Help for Slow-Growing Children

By Vogel, Marta | FDA Consumer, March 1987 | Go to article overview

Help for Slow-Growing Children


Vogel, Marta, FDA Consumer


Help for Slow-Growing Children

"I guess it was may motherly instinct that told me somethingwas wrong,' Chicago homemaker Mary Andrews says of her son Deno's growth problem. "Up until 2 1/2 he grew normally. But after that my sisters and in-laws would give me hand-me-downs [from their same-age children] and they would still fit him. I noticed that all the other kids were much taller.'

When Deno was 4 1/2 and still not growing as fast as his playmates, his mother decided to see if the problem might be due to some medical condition.

The diagnosis on Deno was not encouraging. Doctors toldAndrews that her child had a deficiency of human growth hormone (hGH)--his pituitary gland did not release enough of the protein that made him grow. They predicted that he would never reach more than 4 feet high.

"I was totally depressed,' says Andrews of that diagnosis10 years ago. "I had never heard of anything like this.' At the time, the treatment for Deno and thousands of other growth-deficient children in this country was thrice-weekly injections of human growth hormone (somatropin) taken from the pituitary (a small gland at the base of the brain) of cadavers. The yearly treatment for one child required hormone from 25 to 50 pituitary glands. Because of severely limited and expensive supplies, children with hGH deficiency received the hormone only until they had reached certain heights-- 5 feet 6 inches for boys and 5 feet 4 inches for girls.

Then, in April of 1985, three cases of an extremely rare,invariably fatal infection, Creutzfeldt-Jakob disease, were diagnosed in patients who had been using the hormone for five to 12 years. Experts theorized that some batches of the cadaver-derived hormone had contained the virus that causes the disease. (The virus is known to be harbored in the brain tissues of diseased patients.) Since there was no way to guarantee that the virus would be totally removed during the purification process of growth hormone from pituitaries, distribution of the hormone was suspended.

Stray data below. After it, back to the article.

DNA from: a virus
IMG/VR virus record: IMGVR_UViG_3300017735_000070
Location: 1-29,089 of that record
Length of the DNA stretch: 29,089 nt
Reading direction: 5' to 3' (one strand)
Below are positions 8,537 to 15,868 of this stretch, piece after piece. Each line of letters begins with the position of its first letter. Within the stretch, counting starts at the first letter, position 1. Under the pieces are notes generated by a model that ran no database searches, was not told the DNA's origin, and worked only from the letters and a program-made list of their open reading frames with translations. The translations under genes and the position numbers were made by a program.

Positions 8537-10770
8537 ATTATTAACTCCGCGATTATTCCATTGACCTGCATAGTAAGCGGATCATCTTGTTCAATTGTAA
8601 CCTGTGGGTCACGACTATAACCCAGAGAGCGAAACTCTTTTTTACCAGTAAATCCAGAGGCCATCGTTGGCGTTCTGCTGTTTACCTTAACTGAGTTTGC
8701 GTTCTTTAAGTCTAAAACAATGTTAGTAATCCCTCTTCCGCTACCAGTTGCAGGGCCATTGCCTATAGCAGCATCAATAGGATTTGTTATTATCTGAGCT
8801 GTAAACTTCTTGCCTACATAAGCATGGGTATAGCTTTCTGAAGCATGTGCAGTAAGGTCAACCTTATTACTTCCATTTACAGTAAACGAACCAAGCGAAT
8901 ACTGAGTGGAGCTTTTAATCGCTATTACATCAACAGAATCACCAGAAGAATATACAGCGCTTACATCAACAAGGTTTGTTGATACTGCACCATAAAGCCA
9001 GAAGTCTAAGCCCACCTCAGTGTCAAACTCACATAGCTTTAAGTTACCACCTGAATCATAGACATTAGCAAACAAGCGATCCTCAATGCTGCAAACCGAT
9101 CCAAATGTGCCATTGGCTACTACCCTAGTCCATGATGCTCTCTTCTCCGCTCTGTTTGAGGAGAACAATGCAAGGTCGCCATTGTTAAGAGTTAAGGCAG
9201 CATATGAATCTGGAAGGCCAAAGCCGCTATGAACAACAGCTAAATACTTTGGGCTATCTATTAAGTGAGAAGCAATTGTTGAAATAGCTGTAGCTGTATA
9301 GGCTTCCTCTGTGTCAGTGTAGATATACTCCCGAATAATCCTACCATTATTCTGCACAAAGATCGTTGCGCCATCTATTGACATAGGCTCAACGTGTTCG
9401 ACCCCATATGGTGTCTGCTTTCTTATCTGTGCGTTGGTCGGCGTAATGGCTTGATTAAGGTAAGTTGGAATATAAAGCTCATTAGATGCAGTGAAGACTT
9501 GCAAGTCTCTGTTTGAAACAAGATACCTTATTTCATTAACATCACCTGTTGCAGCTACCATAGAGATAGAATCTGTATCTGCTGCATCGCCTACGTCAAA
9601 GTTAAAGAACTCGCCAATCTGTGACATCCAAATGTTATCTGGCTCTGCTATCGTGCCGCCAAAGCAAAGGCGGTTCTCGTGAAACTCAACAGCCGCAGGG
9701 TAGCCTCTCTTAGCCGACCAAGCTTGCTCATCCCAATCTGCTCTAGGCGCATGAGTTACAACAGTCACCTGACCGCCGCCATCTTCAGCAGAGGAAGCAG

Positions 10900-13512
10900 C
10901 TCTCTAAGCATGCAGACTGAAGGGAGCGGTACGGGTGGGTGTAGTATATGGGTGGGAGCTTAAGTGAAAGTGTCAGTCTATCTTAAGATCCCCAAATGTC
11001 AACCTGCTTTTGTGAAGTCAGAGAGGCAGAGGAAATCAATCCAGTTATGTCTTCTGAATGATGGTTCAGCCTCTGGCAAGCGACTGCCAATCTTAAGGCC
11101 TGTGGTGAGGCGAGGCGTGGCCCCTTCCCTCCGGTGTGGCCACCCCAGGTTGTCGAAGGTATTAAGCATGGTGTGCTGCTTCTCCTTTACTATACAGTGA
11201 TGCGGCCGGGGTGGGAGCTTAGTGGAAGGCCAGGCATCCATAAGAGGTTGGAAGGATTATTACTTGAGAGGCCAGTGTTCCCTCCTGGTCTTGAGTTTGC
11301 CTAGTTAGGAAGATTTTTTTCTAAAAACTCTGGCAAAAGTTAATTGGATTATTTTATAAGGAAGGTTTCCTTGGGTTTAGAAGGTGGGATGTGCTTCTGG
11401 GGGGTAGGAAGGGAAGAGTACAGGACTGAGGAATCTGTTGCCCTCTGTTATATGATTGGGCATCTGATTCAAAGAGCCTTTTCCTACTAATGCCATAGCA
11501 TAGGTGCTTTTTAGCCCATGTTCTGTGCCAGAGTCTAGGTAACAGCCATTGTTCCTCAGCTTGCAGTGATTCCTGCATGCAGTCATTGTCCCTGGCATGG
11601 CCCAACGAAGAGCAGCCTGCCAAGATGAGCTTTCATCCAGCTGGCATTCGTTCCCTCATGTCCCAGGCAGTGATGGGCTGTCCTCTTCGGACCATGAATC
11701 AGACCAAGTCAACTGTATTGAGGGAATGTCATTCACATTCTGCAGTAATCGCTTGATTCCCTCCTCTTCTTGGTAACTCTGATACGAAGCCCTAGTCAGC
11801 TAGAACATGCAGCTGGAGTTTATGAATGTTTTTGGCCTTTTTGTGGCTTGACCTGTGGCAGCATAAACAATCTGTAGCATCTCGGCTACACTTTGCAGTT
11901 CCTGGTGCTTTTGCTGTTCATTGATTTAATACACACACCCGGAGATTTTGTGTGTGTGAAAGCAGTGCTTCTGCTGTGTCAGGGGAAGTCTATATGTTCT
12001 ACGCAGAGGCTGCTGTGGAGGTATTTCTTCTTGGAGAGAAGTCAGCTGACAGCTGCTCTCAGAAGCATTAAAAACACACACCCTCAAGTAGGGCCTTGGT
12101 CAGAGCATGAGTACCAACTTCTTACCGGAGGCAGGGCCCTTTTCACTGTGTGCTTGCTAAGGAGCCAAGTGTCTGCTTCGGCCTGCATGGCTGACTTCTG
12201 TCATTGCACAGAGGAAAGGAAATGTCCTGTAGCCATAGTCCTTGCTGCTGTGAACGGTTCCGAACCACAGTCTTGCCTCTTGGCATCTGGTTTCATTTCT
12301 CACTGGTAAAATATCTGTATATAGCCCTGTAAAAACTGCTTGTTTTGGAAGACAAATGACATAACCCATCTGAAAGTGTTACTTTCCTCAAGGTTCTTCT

But in October 1985, after three and a half years of clinicaltesting at 13 U.S. medical centers, the Food and Drug Administration approved a genetically engineered form of human growth hormone providing virtually limitless supplies to the 10,000 to 15,000 American children in need of the growth stimulant.

"There is nothing but enthusiasm,' says Denise Orenstein,executive director of the Human Growth Foundation, a Bethesda, Md.-based nonprofit organization made up mainly of parents of children deficient in growth hormone. "This is the first time there has been an unlimited supply.'

The biosynthetic hormone was developed by the San Franciscocompany Genentech. Marketed under the trade name Protropin, it was only the second genetically engineered pharmaceutical, after insulin, to be approved in the United States.

(Genetic engineering, also known as recombinant DNAtechnology, is the process of introducing into a microorganism or other cell, DNA that contains genes for producing a specific protein. The DNA is inserted into the "host' cell in such a way that the cell treats it as its own, following the instructions coded in the gene to make the desired protein, in this case human growth hormone.)

Just what causes hGH deficiency remains a mystery. Occasionallya tumor destroys the pituitary gland, or there is an abnormality of the chromosome that contains the gene for growth hormone. Environmental and untritional influences play some kind of role; during protein deficiency and exercise, growth hormone production increases. Recent research indicates that the problem, in many cases, lies in a part of the brain called the hypothalamus, which releases a substance known as growth hormone-releasing factor. This substance stimulates the release of growth hormone from the pituitary gland.

How well the hypothalamus carries out its task may be affectedby stress, brought on by a variety of conditions--nutritional deficiencies and psychological or physical disturbances, for example. …

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